Development of Modeling Tools for Predicting Smoke Dispersion from Low-Intensity Fires

Publication Year:
2013
Usage 483
Downloads 434
Abstract Views 49
Repository URL:
https://digitalcommons.unl.edu/jfspresearch/51
Author(s):
Heilman, Warren E.; Zhong, Shiyuan; Hom, John L., Dr.; Charney, Joseph J.
Tags:
Forest Biology; Forest Management; Forest Sciences; Natural Resources and Conservation; Natural Resources Management and Policy; Other Environmental Sciences; Other Forestry and Forest Sciences; Sustainability; Wood Science and Pulp, Paper Technology
article description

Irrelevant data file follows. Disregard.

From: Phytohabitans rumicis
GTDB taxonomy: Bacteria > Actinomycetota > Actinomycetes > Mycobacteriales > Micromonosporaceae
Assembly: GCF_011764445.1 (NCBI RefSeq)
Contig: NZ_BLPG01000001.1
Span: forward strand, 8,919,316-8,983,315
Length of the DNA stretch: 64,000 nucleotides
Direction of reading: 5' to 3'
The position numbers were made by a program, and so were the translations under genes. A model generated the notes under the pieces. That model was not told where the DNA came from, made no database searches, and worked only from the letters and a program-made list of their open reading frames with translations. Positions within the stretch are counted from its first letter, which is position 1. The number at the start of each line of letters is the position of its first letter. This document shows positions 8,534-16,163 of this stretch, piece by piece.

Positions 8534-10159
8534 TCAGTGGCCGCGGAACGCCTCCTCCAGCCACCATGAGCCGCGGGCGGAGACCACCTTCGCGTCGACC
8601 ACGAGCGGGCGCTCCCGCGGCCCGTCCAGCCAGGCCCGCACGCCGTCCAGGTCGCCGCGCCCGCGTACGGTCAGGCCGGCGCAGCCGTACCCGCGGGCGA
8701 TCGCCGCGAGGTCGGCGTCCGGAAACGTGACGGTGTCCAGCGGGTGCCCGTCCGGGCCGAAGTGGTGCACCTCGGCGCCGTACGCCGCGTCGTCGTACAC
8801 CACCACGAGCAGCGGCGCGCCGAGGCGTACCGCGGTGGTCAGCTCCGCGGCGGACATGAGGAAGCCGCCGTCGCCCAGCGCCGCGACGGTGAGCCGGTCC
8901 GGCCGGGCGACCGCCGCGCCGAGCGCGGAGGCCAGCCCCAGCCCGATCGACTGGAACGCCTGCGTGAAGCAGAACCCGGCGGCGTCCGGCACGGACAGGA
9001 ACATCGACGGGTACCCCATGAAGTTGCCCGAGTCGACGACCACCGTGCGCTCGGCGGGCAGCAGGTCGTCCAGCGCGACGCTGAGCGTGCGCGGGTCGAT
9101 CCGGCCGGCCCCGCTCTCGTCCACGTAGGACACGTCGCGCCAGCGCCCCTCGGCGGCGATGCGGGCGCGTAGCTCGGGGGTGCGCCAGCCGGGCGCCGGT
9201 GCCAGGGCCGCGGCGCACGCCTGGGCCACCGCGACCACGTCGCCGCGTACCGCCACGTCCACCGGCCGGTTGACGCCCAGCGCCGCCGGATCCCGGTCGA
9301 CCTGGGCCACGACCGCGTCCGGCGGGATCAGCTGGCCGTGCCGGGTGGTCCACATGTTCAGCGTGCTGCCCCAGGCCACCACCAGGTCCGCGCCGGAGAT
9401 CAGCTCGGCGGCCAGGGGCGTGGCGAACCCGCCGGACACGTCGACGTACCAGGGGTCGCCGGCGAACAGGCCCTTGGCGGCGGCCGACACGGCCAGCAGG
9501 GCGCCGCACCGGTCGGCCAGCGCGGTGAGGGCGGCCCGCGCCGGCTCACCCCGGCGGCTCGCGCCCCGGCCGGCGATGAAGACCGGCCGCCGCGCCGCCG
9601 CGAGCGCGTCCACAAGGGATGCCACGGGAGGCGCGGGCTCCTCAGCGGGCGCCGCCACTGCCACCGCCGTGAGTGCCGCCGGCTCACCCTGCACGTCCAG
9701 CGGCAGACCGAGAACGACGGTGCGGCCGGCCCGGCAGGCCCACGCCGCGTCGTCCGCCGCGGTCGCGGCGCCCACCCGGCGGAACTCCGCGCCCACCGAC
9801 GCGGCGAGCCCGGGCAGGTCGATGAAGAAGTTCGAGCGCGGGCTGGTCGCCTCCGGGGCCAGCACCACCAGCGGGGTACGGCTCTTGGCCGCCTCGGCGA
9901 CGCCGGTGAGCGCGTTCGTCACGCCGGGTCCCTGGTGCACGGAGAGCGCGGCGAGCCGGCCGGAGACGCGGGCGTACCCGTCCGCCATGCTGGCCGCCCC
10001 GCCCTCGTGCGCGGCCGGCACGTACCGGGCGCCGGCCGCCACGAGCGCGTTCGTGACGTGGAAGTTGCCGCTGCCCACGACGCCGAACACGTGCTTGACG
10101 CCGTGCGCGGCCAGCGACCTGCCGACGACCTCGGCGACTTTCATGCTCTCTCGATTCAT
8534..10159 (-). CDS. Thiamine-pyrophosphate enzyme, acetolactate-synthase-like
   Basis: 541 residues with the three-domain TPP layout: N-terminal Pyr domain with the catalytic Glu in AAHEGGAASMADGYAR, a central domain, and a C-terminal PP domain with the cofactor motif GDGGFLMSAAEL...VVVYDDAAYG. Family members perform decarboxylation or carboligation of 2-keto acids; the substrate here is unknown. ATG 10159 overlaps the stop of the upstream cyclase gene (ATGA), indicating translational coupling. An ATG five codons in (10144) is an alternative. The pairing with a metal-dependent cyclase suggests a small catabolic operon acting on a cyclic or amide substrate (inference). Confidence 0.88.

Of particular concern to fire and air-quality management communities throughout the U.S. are the behavior and air-quality impacts of low-intensity prescribed fires for fuels management. For example, smoke from prescribed fires, which often occur in wildland-urban interface (WUI) areas and in areas where forest vegetation has a significant impact on the local meteorology, can linger for relatively long periods of time and have an adverse effect on human health. Smoke from wildland fires can also reduce visibility over roads and highways in the vicinity of and downwind of these fires, reducing the safety of our transportation system. The planning for and tactical management of low-intensity prescribed fires can be enhanced with models and decision support tools developed with a fundamental understanding of how the atmosphere interacts with these types of fires and the smoke they generate. This particular study focused on (1) an evaluation of several existing coupled meteorological and atmospheric dispersion modeling systems for their potential use as tools to predict the local meteorological and air-quality impacts of low-intensity wildland fires in forested environments, (2) the further development of those modeling systems deemed most appropriate for low-intensity wildland fire applications to enhance their local meteorological and air-quality predictive capabilities within forested environments, and (3) the development and analysis of new observational data sets that can be used to evaluate current and future modeling systems and to improve our understanding of fundamental fire-fuel-atmosphere interactions.